Continuing with 51 Great Animation Exercise to Master, this week I take on exercise 03, the premise being ‘Brick falling from a shelf onto the ground’ :

I quite enjoyed the ever so slightly cartoony vibe in my previous task, so decided to carry that over to this, namely in the form of giving more character to the brick. I’ve named him Brixby.

All Brixby wants to do is hang around with his own kind having been misplaced. After some arduous searching around, Brixby finally spots a group of comrades resting on a lower level, the excitement is too much and he is compelled to drop down immediately. Unbeknownst to Brixby, he lands on a weak area of ground and falls right through, poor little brick.

Proceeding onto exercise 02 of 51 great animation exercises to master, another bouncing ball exercise, but including movement across the screen. I had attempted a similar task previously, this time round, aside from the obvious making it different, I also opted for a more cartoony feel, so there’s more squash and stretch on the bounces:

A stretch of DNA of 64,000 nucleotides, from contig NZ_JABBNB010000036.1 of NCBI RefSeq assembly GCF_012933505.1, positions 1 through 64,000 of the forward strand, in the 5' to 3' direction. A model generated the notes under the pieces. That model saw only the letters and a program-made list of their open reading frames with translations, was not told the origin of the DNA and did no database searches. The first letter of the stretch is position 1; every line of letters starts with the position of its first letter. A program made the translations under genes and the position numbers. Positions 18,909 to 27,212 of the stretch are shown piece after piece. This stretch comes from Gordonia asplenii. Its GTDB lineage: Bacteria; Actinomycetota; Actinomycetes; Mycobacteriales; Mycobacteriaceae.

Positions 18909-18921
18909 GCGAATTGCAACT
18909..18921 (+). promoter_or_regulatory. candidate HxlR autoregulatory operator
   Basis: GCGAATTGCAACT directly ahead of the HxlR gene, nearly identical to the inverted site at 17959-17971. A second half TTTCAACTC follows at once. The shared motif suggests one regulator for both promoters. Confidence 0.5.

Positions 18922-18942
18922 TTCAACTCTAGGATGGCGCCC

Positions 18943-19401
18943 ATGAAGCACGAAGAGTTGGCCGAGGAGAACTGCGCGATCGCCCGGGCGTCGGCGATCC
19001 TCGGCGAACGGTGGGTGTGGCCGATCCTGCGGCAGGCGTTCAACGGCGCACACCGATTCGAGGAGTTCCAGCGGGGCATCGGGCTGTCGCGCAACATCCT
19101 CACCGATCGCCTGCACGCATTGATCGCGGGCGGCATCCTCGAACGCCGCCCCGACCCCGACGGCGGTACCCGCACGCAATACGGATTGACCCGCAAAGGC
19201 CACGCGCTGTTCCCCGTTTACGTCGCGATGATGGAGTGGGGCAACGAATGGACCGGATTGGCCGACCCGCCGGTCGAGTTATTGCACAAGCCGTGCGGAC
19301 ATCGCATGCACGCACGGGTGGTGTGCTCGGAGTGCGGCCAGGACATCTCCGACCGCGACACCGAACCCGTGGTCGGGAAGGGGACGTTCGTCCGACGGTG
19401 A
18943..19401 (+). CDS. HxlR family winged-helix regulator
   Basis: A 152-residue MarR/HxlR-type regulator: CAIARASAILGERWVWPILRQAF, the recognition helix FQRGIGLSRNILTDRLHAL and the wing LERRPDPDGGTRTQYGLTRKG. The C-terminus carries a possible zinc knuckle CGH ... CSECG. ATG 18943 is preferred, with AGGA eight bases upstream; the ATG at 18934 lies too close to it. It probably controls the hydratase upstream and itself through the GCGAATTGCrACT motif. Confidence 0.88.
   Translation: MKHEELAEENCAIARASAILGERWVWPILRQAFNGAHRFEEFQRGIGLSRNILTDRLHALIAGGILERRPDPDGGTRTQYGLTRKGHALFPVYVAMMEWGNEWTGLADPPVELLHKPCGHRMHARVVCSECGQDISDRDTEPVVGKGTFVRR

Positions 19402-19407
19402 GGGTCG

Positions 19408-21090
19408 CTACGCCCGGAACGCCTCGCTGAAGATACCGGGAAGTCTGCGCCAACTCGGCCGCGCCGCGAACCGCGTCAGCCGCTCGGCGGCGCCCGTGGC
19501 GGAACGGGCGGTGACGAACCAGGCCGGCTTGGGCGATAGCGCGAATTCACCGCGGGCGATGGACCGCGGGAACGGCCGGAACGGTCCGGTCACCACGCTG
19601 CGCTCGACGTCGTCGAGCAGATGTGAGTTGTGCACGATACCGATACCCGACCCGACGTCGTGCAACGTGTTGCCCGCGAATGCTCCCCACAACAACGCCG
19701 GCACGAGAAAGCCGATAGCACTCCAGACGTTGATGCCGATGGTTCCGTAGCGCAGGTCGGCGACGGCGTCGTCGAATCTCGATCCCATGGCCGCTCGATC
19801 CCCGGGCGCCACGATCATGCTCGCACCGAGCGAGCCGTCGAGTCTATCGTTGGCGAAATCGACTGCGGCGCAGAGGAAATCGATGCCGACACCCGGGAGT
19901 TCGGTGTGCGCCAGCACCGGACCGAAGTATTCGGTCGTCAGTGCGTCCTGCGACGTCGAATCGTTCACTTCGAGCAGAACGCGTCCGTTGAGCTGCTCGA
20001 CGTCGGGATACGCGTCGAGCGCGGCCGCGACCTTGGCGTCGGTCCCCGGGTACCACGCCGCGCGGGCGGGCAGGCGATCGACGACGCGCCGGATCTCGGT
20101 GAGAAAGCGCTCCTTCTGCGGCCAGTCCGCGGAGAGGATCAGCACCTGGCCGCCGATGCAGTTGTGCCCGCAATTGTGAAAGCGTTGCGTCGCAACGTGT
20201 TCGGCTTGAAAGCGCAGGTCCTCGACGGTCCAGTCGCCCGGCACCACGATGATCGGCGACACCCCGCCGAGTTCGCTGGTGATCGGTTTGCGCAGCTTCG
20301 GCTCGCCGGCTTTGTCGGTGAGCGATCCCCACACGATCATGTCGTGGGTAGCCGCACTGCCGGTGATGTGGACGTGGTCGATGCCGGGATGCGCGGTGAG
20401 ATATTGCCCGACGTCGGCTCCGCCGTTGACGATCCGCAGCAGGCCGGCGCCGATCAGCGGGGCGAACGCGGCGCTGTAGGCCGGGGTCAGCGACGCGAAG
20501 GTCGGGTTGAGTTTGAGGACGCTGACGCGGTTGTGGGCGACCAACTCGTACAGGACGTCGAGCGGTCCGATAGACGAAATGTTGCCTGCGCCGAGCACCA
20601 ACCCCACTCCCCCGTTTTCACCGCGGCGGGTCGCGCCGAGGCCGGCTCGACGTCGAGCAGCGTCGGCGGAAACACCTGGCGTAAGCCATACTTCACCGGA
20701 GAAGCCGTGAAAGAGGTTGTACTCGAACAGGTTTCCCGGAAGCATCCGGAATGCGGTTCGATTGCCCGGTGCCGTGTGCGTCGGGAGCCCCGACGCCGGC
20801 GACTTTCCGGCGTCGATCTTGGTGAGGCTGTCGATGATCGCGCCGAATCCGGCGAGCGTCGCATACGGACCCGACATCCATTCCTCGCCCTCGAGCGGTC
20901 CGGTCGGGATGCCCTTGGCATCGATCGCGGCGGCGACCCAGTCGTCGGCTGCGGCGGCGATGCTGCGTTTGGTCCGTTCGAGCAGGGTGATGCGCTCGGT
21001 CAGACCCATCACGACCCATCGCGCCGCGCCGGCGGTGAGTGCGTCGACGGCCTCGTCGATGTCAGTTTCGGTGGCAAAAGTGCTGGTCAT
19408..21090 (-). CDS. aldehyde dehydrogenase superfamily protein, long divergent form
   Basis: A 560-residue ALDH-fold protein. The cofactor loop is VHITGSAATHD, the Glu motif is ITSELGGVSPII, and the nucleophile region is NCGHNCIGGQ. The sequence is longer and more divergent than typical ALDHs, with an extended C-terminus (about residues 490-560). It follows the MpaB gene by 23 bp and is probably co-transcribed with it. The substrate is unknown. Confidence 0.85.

This was also the opportunity to take my findings from this post, and apply it to the above animation, effectively what I ended up doing was on each bounce, have the ball contact the floor for 2 frames, rather than one; the initial contact with floor ball stretched out, then next frame the big squash as the balls weight pushes down onto the floor. Of course this does not apply to the bowling ball at the end of the sequence, adding any squash and stretch would take away from the fact that it’s a rock solid ball.